Thursday, April 29, 2010
From our friends at www.STRATFOR.com
Iran Lays Out Its Terms
IRANIAN PRESIDENT MAHMOUD AHMADINEJAD said Tuesday he would be sending U.S. President Barack Obama a letter, the contents of which would be made public in the coming days. In a live interview on state television, Ahmadinejad said that Iran was the “only chance” for Obama to salvage his administration’s position in Iraq and Afghanistan. The Iranian president remarked, “The best way for him [Obama] is to accept and respect Iran and enter into cooperation. Many new opportunities will be created for him.”
This is not the first time Ahmadinejad has offered his American counterpart cooperation in an attempt to extract concessions. But he has never been so direct about telegraphing his view that the United States is in a difficult position in the Middle East and South Asia, nor has he offered Iran’s help so that the United States can extricate itself from the region. What is important is that the Iranian leader is pretty accurate in both his description and prescription.
Washington is indeed working toward a military drawdown in Iraq, and needs to make progress in Afghanistan within a very short time frame. Iran borders both these countries, where the Islamic republic has significant influence. Cognizant of Obama’s domestic political imperatives, Ahmadinejad said, “He [Obama] has but one chance to stay as head of the state and succeed. Obama cannot do anything in Palestine. He has no chance. What can he do in Iraq? Nothing. And Afghanistan is too complicated. The best way for him is to accept and respect Iran and enter into cooperation. Many new opportunities will be created for him.”
The Iranian president is correct in that a solution for the Israeli-Palestinian conflict is extremely unlikely. In terms of Iraq, the Iranians recently signaled that they are prepared to accept a sizeable Sunni presence in the next Iraqi coalition government. This will facilitate the U.S. need for a balance of power in Iraq, thereby allowing Washington to exit the country. Similarly, the Americans cannot achieve the conditions for withdrawal in Afghanistan without reaching an understanding with the Iranians.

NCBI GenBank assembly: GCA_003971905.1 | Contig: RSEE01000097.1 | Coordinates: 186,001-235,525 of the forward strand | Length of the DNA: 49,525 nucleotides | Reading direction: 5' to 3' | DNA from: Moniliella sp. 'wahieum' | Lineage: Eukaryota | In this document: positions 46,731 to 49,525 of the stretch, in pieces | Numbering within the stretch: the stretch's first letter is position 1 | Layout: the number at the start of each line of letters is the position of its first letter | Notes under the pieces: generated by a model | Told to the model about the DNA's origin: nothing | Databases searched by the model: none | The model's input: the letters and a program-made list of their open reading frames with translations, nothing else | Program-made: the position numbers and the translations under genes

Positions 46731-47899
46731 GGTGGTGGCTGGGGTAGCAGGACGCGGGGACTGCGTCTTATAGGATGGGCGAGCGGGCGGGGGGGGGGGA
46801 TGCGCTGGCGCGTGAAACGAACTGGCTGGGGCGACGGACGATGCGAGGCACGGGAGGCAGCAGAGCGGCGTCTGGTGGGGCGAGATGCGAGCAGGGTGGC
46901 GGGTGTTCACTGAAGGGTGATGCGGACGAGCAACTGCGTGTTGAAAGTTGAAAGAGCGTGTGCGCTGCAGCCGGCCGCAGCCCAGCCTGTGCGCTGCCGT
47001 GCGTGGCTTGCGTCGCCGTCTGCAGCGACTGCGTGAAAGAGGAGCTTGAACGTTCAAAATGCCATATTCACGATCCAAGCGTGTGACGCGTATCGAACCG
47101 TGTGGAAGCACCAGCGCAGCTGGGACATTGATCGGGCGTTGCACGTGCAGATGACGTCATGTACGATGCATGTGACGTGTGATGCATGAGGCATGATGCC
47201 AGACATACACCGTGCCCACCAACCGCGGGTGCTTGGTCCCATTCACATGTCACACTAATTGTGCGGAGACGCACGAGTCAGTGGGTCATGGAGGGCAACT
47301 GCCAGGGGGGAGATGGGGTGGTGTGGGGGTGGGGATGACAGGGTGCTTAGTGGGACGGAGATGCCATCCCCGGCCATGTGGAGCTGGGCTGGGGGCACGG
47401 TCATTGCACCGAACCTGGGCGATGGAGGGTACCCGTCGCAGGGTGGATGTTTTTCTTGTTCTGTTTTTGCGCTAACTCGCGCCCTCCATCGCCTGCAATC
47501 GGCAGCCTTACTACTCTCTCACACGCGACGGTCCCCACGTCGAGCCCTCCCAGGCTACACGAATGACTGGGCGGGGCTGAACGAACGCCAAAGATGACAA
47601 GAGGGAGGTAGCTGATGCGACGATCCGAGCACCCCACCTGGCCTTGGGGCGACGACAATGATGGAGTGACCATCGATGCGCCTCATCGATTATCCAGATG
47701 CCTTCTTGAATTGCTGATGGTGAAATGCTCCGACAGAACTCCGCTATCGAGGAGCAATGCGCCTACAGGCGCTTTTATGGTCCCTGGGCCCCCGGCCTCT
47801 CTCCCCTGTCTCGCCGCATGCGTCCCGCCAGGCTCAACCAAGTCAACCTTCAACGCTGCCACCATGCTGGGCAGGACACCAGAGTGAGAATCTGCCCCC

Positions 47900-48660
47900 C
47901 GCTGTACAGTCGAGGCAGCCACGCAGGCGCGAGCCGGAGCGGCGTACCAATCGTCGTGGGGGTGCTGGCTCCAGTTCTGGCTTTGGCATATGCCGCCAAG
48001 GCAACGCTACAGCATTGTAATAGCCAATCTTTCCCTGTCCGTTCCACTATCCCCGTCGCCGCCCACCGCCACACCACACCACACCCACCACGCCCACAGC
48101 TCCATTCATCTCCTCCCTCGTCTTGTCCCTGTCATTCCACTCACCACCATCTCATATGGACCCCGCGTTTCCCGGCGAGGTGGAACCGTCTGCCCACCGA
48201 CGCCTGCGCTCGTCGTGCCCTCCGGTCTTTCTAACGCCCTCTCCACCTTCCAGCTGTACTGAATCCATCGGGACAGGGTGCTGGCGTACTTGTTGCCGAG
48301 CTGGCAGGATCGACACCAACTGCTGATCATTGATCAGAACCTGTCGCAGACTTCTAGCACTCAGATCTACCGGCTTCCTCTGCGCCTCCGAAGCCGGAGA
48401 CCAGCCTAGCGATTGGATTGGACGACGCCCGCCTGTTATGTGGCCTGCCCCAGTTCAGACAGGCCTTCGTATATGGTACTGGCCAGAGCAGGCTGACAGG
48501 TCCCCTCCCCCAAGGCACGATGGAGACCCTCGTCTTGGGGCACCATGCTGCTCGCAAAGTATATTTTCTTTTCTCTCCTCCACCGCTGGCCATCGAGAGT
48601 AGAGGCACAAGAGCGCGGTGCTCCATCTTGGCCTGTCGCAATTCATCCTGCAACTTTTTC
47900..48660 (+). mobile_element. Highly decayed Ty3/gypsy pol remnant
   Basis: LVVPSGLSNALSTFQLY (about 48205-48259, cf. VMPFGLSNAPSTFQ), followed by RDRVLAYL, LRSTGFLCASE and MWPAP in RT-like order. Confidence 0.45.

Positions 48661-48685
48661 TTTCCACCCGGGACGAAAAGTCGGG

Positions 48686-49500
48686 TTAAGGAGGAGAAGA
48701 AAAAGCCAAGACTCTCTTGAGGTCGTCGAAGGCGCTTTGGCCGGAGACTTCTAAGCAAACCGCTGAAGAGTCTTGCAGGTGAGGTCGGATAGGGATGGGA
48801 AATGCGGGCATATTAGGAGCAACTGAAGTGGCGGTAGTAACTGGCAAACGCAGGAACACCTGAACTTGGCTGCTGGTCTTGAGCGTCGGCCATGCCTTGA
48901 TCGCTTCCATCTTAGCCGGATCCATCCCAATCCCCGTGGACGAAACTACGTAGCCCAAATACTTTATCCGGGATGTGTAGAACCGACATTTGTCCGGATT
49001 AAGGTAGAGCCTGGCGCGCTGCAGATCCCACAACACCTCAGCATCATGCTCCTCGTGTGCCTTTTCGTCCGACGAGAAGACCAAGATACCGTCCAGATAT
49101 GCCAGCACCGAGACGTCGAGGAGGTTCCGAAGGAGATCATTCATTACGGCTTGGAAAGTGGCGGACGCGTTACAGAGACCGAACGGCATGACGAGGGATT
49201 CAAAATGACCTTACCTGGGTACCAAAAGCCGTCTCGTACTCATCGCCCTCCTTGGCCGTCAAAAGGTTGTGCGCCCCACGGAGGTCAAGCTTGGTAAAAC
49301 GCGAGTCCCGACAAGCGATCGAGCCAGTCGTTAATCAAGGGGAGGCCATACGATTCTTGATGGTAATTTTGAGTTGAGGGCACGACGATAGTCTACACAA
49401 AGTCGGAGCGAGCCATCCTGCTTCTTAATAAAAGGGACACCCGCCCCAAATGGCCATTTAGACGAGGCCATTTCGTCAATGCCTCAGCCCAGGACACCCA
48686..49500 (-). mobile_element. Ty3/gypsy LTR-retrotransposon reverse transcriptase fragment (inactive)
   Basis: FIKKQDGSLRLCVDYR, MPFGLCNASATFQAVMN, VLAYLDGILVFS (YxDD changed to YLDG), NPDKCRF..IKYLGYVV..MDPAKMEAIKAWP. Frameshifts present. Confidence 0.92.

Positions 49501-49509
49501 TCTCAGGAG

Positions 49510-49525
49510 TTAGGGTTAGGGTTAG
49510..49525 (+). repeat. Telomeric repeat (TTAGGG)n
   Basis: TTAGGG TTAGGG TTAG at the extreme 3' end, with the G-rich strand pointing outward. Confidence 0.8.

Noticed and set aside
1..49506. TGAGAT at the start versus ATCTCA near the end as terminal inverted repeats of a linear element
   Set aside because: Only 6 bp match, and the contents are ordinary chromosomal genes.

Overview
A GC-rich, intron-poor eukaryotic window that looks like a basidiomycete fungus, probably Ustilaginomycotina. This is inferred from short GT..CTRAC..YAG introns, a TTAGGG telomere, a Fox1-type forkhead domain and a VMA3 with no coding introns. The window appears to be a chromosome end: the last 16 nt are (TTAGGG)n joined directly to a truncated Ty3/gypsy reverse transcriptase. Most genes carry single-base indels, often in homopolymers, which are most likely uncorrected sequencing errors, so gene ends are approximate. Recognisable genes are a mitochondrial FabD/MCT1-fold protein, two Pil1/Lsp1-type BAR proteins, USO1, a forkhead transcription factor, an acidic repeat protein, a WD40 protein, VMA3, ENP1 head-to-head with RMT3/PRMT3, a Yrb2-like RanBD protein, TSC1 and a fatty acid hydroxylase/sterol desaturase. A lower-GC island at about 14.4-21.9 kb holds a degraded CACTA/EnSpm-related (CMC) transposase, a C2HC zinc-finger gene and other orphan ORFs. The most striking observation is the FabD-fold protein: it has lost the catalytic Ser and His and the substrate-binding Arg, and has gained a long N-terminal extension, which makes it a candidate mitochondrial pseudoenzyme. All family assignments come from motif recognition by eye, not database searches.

“In exchange for helping the United States, the Islamic republic first wants international recognition as a legitimate entity.”
Therefore, the maverick Iranian leader was not engaging in his usual rhetoric when he said, “Mr. Obama has only one chance and that is Iran. This is not emotional talk but scientific. He has but one place to say that ‘I made a change and I turned over the world equation’ and that is Iran.” So, what exactly does Ahmadinejad want in return for helping the leader of his country’s biggest foe?
The answer lies in the following comment by Ahmadinejad: “Acknowledging Iran would benefit both sides and as far as Iran is concerned, we are not after any confrontation.” The Iranians are trying to bring closure to their efforts of the last eight years in which they have been trying to exploit the U.S. wars being fought in their neighborhood to achieve their geopolitical objectives. Ahmadinejad is laying out his terms.
In exchange for helping the United States, the Islamic republic first wants international recognition as a legitimate entity. Second, the global community needs to recognize the Iranian sphere of influence in the Islamic world. Third, and most importantly, while it is prepared to normalize ties with the United States, Iran wants to retain its independent foreign policy.
Put another way, Iran wants to be treated by the Obama administration along the lines of how U.S. President Richard Nixon’s administration dealt with China during the early 1970s. The demand for respect is a critical one. Iran is not interested in rapprochement with the United States along the lines of what Libya did in 2003 when it gave up its nuclear weapons arsenal in exchange for normalized relations with the United States and its Western allies.
Iran is not close to crossing the nuclear threshold yet, but it wants to retain that as a future option as per any deal. Iran has been emboldened by the fact that the United States is neither in a position to exercise the military option to prevent the Persian state from going nuclear, nor is it able to put together an effective sanctions regime that could affect a change in Tehran’s behavior. It is therefore using the regional dynamic as leverage to try and extract the maximum possible concessions on the nuclear issue.
On a further note, an arrangement based on the concept of “accept us for who we are” is critical to the interests of the Iranian regime for two reasons. First, it gets rid of the external threat of regime change. Second, it allows the Iranian regime to demonstrate on the domestic front that its aggressive foreign policy has paid off, which completely undermines its Green movement opponents.
It is too early to predict whether Iran can achieve its goals or not. It has moved to the final round of its efforts to use American weakness to its advantage, and at this stage it does hold a strong deck of cards.